from carrying on the mental processes which he ought to go through for himself. In fact, the clearer the exposition by the lecturer, the less is left to the student—the lecturer, in fact, is the chief gainer by the system. Moreover, while listening to a connected and logical unfolding of the principles, the student is lulled into a false belief that, as he understands all that has been so clearly presented to him, he knows the subject quite well enough; and the result is to send out a number of conceited men who really can not carry on a rational economic discussion. They wholly miss the discipline which gives exactitude, mental breadth, keenness, and power to express themselves plainly and to the point. Then, not being forced to think over a principle in its application to various phases of concrete phenomena, they know the principle only in connection with the illustrations given by the lecturer, while they utterly fail to assimilate the principles into their own thinking. The subject then becomes to them a matter of memory. They memorize the general statements without ever realizing their practical side, and that which is memorized for the day of examination is forgotten more speedily than it is learned, and the sum total of the discipline has been simply a stretching of the memory. In fact, with the average student in almost any subject the lecture system leads to cramming At the best, it affords a constant temptation to put off that kind of internal struggle which must be gone through with—a period of doubts and questions—by which alone a clearer conception of the subject ultimately emerges. In fact, it is doubtful if the student ever gets much, if any, of that mental attrition on the subject which is the most valuable part of the work. An experience of a year in lecturing to a class of two hundred and fifty, including the best and the poorest men in the university, convinced me of the truth of the above position; and their examination-books were the most unsatisfactory I had read for years.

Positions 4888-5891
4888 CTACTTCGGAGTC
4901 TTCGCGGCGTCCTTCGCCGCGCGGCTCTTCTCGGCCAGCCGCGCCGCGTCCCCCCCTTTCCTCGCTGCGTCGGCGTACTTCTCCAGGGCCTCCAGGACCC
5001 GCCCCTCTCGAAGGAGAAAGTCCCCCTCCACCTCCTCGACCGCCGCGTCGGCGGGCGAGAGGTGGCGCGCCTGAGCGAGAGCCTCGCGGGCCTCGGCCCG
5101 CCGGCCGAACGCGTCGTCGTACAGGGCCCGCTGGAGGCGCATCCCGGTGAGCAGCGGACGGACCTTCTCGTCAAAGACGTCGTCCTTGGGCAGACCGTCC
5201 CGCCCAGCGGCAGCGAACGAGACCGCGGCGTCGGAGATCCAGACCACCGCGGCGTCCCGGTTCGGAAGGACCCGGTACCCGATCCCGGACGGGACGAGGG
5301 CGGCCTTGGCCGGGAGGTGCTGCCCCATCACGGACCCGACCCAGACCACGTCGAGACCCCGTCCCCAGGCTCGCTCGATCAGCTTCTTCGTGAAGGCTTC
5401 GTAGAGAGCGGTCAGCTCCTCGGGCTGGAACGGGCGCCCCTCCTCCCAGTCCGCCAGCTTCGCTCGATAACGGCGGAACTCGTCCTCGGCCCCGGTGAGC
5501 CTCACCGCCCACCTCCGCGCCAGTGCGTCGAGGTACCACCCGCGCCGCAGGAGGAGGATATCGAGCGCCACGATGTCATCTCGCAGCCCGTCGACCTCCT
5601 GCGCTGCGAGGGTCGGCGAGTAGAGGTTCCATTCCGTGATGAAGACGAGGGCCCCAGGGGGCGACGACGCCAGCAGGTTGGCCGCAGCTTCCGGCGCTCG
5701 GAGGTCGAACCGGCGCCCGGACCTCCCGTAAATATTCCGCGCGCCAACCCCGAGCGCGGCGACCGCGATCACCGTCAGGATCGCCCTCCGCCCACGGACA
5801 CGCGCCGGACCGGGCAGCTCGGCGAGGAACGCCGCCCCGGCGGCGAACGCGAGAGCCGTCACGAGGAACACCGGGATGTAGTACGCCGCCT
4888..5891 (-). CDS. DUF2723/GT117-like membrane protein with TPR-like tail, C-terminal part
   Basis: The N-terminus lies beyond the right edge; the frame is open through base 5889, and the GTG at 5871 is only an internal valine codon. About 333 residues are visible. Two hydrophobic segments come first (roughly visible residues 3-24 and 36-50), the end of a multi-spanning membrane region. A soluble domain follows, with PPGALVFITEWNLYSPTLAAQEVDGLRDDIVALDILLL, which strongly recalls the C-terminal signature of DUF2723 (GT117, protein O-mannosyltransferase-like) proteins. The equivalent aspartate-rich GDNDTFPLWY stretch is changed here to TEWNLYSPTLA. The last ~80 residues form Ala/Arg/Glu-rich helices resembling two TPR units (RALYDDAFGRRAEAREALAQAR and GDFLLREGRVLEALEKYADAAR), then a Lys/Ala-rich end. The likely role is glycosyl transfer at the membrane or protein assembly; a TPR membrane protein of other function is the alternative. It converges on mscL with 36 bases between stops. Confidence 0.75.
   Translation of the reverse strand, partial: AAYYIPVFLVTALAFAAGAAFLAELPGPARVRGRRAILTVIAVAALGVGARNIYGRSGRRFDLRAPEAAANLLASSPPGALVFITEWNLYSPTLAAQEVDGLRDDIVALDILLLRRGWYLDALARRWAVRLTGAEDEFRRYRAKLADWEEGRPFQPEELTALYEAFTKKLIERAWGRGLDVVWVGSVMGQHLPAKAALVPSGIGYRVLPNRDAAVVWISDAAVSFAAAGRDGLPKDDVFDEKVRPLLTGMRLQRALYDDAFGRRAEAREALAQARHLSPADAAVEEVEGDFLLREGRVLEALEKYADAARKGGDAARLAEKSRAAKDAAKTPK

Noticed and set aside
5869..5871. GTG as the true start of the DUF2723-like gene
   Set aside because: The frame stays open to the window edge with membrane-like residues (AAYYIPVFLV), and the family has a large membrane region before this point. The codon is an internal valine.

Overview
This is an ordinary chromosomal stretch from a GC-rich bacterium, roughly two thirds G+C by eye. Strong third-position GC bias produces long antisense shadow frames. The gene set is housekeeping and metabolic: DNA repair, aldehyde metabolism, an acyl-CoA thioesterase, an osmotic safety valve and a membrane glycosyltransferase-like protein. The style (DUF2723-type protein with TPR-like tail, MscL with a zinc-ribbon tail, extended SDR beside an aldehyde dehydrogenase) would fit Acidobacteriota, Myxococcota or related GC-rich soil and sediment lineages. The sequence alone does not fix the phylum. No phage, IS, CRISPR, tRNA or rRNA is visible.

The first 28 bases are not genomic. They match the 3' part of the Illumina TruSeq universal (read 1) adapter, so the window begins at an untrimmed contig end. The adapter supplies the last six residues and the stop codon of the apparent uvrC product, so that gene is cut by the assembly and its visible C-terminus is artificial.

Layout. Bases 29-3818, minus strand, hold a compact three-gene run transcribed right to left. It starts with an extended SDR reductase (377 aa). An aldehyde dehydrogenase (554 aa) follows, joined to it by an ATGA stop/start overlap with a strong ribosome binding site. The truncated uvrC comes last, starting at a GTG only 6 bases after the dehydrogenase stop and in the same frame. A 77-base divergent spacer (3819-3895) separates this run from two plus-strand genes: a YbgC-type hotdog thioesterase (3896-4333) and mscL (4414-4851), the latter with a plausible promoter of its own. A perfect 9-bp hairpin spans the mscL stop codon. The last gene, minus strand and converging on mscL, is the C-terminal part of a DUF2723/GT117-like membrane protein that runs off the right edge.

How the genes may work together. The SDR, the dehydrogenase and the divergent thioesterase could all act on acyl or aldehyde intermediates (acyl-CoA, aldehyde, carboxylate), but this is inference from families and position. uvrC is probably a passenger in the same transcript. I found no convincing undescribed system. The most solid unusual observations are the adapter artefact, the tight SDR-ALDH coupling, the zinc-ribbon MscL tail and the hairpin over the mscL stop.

The usual alternative to the lecture system is the plan of recitations from a text-book. Even the simplest form of recitations is, in my opinion, better than listening to lectures. At least, the student is put to it to express the sense in words under the criticism of the teacher. But this plan has its evident difficulties. If the pupil is called upon for only what is contained in the book, he falls into the habit of memorizing, and fails to think for himself. If you give him the clew, he can tell you on what part of the page the statement is found, and can put the idea in the language of the book; but he knows nothing of the power of applying it to what he sees. If the learner is very clever and inquisitive, he may do something for himself, but the average pupil quite misses the real good of such a course.2. As it is evident that neither lectures nor formal recitations in the old fashion are satisfactory, we are inevitably led to adopt a plan which possesses the advantages of both. Some text-book is essential as a basis for the instruction. In it the pupil should find an exposition